Login ㆍ Sign up
Updated: 2019.8.18 01:57
HOME > NEWS > Society
Roast in Translation
[ Issue 162 Page 11 ] Tuesday, June 19, 2018, 23:09:25 Wan Ju Kang Senior Staff Reporter soarhigh@kaist.ac.kr

With Avengers: Infinity War in the theaters, subtitle translations are once again a hot issue, as you might know this time, even if you have not watched the movie. The person who is known to have produced the Korean subtitles for the movie has since been publicly shamed, with meme-ified mistakes dug up from older movies’ Korean subtitles, even some that are not of his own doing. Looking up “subtitle mistakes” on a Korean portal does deliver to you some of the most hilarious translations out there, many of them by freelance translators making subtitles as a personal hobby or an English exercise. It makes one wonder: when amateur subtitle producers could ruin your home cinema experience and professional ones could just as well mislead the audience with plot-altering lapses in judgment, is all hope lost for moviegoers and Netflixers alike? How can one do better than to haphazardly throw personal insults at the subtitle producer or disgruntledly blame the movie industry altogether for continuing to hire an apparently incompetent translator?

Before addressing those questions directly, I would first like to emphasize that making everyone proficient in English is not the solution, neither immediate nor long-term. Yes, it is simplistic and naïve, but never mind that: it’s wrong! I believe that there is great value to be found in appreciating movies in one’s mother tongue. Here is an anecdotal example. In one scene from The Lord of the Rings: The Fellowship of the Ring, Frodo and Sam talk about their meals on their way to Mordor. At one point, appearing discontent with the scarcity of food and the brisk pace of the journey Frodo is leading, Sam asks, “What about second breakfast?” Even though I was a small boy when I first watched the movie in 2002, I still recall how this rather bland question was brilliantly translated with “second breakfast” as ajeom. If this translation was not the first to coin the Korean equivalent of “brunch”, then it at least popularized ajeom to a great extent.

Ironically enough, I, as a contributor to an English newspaper, still seek to spot these little pleasantries that are easy to overlook. The key takeaway from this example is, no matter how many people become fluent in English, there exist countless opportunities for the Korean audience to appreciate movies in the Korean language still. Translation done wrong can be a channel for frustration, but done right, it can also be a channel for humor and appreciation.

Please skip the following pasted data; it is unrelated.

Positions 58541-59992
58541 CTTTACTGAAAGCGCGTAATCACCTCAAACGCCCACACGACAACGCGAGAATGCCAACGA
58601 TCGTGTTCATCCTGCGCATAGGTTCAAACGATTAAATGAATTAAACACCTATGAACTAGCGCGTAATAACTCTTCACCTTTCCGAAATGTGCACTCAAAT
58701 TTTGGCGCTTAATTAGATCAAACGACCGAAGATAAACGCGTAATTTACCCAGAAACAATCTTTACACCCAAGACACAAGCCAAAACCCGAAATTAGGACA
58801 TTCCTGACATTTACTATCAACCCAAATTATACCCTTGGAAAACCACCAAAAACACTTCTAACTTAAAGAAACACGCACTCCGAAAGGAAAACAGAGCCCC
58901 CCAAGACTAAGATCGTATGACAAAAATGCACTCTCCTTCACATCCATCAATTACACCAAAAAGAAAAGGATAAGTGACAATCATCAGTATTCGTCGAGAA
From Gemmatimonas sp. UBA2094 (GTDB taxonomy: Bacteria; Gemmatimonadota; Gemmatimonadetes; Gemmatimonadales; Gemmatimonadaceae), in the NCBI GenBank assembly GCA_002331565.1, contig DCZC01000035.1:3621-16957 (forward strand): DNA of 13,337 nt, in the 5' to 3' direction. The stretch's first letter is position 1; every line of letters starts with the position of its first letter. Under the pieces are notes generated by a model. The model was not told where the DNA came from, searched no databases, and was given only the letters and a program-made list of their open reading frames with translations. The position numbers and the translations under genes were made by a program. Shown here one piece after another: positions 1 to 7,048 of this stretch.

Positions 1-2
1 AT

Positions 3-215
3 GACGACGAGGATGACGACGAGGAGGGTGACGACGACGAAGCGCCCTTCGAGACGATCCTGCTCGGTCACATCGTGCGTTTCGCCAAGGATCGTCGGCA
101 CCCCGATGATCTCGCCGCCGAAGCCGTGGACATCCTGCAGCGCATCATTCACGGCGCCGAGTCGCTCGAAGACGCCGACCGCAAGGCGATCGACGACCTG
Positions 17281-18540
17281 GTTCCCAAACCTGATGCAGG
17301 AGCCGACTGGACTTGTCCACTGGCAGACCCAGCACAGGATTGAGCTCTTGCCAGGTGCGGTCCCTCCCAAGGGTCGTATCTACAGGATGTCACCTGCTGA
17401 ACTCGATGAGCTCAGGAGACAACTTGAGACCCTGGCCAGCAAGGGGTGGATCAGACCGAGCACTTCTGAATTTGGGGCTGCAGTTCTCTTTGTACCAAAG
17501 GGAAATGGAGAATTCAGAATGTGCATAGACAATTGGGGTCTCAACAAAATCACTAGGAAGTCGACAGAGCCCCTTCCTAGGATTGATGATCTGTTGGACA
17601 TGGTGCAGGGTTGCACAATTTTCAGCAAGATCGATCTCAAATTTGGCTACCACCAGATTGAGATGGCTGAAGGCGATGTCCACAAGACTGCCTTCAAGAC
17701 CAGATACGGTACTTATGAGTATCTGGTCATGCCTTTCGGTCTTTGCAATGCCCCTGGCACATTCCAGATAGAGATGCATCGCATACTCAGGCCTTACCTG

Having said that, subtitles in the cinemas in the recent years, together with the heightened English proficiency of the moviegoers, may have lowered people’s reliance on and expectations towards subtitles. While I don’t want to insinuate such a lowered reliance with the apparently ill-received quality of the subtitles, I do believe that some subtitle producers owe the audience: if they do not have the ability or the willingness to pleasantly surprise the audience with ajeom-like wit (as in Deadpool, maybe?), then the least they should have done is to opt for factually consistent translation of the original material. The dreaded mistranslation of Dr. Strange’s pivotal line in Avengers: Infinity War was the one point in the movie where the translators must have prioritized factual accuracy over cross-cultural humor. Instead, the translated line seems to have missed both of those marks, thereby bringing about a wave of blog posts, YouTube videos, news articles, and a whole lot of other media attention just on that instance of mistranslation.

While the collective effort to correct misleading information in subtitles and to share a factually accurate understanding of the movie with the rest of the audience may be a commendable doing, I view this rather good-willed endeavor as a compromise. It feels as if, given the sparsity of appreciable pleasantries in Korean subtitles, more and more people are choosing to recede to a lower standard of “At least get the facts right.” What I worry about is that this attitude can wither the subtitle production scene and deprive it of its last drop of wit altogether. In fact, it is by adhering to the strictest standards that I believe more subtitle producers will try better.

Going back to the first thoughts, what can we do about the falling standards of some Korean subtitles? We could fall back and focus on the factual inaccuracies and maybe end up with stale Google-Translate-like translations that are factually accurate down to the letter. Or, we could stand by the highest standards and cherish the serendipitous findings of well-translated lines that are growing sparser with every new opening movie. This way, at least we keep believing in those subtitle producers and in their unexercised wit.

Wan Ju Kang Senior Staff Reporter Archives  
Twitter Facebook Google
ⓒ KAIST Herald 2011 (http://herald.kaist.ac.kr)
All materials on this site are protected under the Korean Copyright Law and may not be reproduced, distributed, transmitted, displayed, published without the prior consent of KAIST Herald.

Total comments(0)  
      Enter the code!   
   * Readers can write comments up to 200 words (Current 0 byte/Max 400byte)
About Us | Privacy Policy | Rights and Permissions | Article Submission | RSS | Contact Us
The KAIST Herald, Undergraduate Library, KAIST, Daejeon, Republic of Korea
Publisher: Sung-Chul Shin | Managing Editor: Jeounghoon Kim | Editor: Sejoon Huh
Copyright 2011-2018 The KAIST Herald | All rights reserved | Mail to: kaistherald@gmail.com